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Russia, Ukraine voice optimism at new gas deal

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April 20, 2010, 11:45 p.m. | Ukraine — by Reuters

"We are moving forward on the most sensitive questions which can do nothing but make us happy," Russian Prime Minister Vladimir Putin told his Ukrainian counterpart Mykola Azarov in the Russian capital.

Reuters

MOSCOW, April 20 (Reuters) - Moscow and Kyiv were optimistic that a crucial gas deal could be signed on Wednesday between the two neighbours, a key element in stabilising Ukraine's chaotic economy. "We are moving forward on the most sensitive questions which can do nothing but make us happy," Russian Prime Minister Vladimir Putin told his Ukrainian counterpart Mykola Azarov in the Russian capital.

Ukraine's new leadership needs a lower price for strategic imports of Russian natural gas to help it nail down the detail of a 2010 draft budget and secure a resumption of credit from the International Monetary Fund.

"I hope that we will reach a positive decision," Putin said ahead of Wednesday's meeting between Russian President Dmitry Medvedev and Ukraine's newly elected President Viktor Yanukovich in the Ukrainian city of Kharkiv. Any agreement on a new price will be hailed by the new government as a triumph for Yanukovich, who took power in late February, although Ukraine may have to make economic and political concessions in turn.

"There are details (related to the gas agreement) that we would like to finalise today so that there is a possibility for the presidents to sign it tomorrow," Azarov told Putin.

The European Union, which receives a fifth of its gas from Russia via Ukraine's pipeline network, has a stake in the outcome since a pricing dispute preceding the 2009 deal left customers without gas for nearly three midwinter weeks.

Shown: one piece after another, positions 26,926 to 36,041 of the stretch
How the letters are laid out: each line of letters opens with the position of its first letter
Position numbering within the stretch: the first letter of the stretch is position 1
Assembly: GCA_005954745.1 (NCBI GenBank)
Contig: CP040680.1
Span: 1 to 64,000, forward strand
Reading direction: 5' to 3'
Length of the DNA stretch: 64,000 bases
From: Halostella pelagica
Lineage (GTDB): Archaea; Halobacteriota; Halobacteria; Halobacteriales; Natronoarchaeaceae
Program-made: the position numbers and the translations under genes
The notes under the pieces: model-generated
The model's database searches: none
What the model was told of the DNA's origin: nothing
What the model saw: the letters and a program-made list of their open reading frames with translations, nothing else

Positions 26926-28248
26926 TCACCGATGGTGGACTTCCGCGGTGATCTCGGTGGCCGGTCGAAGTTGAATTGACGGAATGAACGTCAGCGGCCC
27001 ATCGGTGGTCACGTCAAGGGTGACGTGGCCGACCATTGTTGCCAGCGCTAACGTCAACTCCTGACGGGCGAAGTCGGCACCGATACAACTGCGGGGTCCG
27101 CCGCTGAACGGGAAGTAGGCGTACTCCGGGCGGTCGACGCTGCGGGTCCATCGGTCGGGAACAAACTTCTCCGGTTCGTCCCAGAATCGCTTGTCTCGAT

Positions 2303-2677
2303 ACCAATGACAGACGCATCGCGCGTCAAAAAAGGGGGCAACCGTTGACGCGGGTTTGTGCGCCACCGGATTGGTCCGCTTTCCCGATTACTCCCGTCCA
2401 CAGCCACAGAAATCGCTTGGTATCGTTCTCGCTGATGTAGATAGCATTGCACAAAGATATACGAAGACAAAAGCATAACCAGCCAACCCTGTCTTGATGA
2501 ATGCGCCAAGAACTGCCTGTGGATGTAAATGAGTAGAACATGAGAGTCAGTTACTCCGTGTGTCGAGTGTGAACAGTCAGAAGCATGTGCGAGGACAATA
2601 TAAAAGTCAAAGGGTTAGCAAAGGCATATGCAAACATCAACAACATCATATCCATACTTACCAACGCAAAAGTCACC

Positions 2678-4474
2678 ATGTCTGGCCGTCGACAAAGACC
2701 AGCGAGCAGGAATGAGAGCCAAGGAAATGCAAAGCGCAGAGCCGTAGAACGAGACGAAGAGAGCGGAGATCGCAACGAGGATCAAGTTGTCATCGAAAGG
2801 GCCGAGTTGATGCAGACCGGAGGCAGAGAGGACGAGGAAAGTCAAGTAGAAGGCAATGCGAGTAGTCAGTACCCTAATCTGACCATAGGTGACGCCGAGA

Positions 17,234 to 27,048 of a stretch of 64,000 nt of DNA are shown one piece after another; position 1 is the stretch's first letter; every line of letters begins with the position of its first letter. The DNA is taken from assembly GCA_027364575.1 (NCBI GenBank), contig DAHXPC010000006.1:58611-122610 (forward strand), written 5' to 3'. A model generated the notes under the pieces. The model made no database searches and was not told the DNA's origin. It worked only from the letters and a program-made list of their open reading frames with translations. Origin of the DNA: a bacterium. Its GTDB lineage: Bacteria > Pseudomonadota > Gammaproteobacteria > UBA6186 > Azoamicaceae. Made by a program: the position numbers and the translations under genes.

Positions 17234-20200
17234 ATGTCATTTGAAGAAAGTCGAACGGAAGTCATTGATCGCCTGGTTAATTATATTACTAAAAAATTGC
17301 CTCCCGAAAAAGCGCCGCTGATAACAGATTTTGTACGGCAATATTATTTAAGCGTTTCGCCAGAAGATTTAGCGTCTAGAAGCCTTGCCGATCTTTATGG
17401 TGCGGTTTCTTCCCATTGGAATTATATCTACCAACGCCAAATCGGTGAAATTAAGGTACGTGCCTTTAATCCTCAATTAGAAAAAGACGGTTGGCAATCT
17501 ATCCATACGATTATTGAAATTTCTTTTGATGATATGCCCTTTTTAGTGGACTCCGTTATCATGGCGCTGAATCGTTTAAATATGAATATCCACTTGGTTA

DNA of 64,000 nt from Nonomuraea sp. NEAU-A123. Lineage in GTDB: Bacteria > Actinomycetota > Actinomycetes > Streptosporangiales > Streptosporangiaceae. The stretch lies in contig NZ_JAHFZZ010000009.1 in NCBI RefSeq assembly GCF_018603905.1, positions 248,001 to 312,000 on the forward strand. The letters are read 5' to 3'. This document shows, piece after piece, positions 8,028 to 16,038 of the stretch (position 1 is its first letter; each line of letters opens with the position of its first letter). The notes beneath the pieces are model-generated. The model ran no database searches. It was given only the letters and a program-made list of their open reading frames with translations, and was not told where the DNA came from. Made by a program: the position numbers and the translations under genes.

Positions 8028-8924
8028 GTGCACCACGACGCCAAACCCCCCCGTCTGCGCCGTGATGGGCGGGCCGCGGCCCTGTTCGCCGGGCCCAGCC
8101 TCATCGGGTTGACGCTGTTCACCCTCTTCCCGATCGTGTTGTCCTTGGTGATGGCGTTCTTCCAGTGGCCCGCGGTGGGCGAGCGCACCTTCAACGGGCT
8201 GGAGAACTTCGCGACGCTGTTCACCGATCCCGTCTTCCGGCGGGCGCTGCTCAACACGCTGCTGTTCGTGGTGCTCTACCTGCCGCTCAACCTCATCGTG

Ukrainian officials say they want the country's total annual gas bill to be lowered by $4 billion and are seeking an average price of $240-$260 per 1,000 cubic metres for 2010 to help them balance their books. Ukraine has so far paid an average of $305 in the first quarter and $330 in the second quarter.
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Gene Nelson April 21, 2010, 3:15 a.m.    

I'm curious as to what they gave up, but glad the price is being lowered. I just hope the long term gains are worth it.

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Anonymous April 21, 2010, 8:04 a.m.    

Gene, read this article: &quot;Tarasiuk: Russia proposes terms contradicting Ukraine's interests in exchange for reduction in gas price&quot; (pick from right column on this page). Is it worth it? And after bandits from Party of Regions give up everything Ukrainian on behave of gullable and ambitionless Ukrainians, Russia still will race the price or turn the tab off as it pleases.

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Anonymous April 21, 2010, 10:15 a.m.    

Two Russians are talking about the gas prices for new colony Ukraine?! Realy funny ... :-) Good luck Ukrainians!

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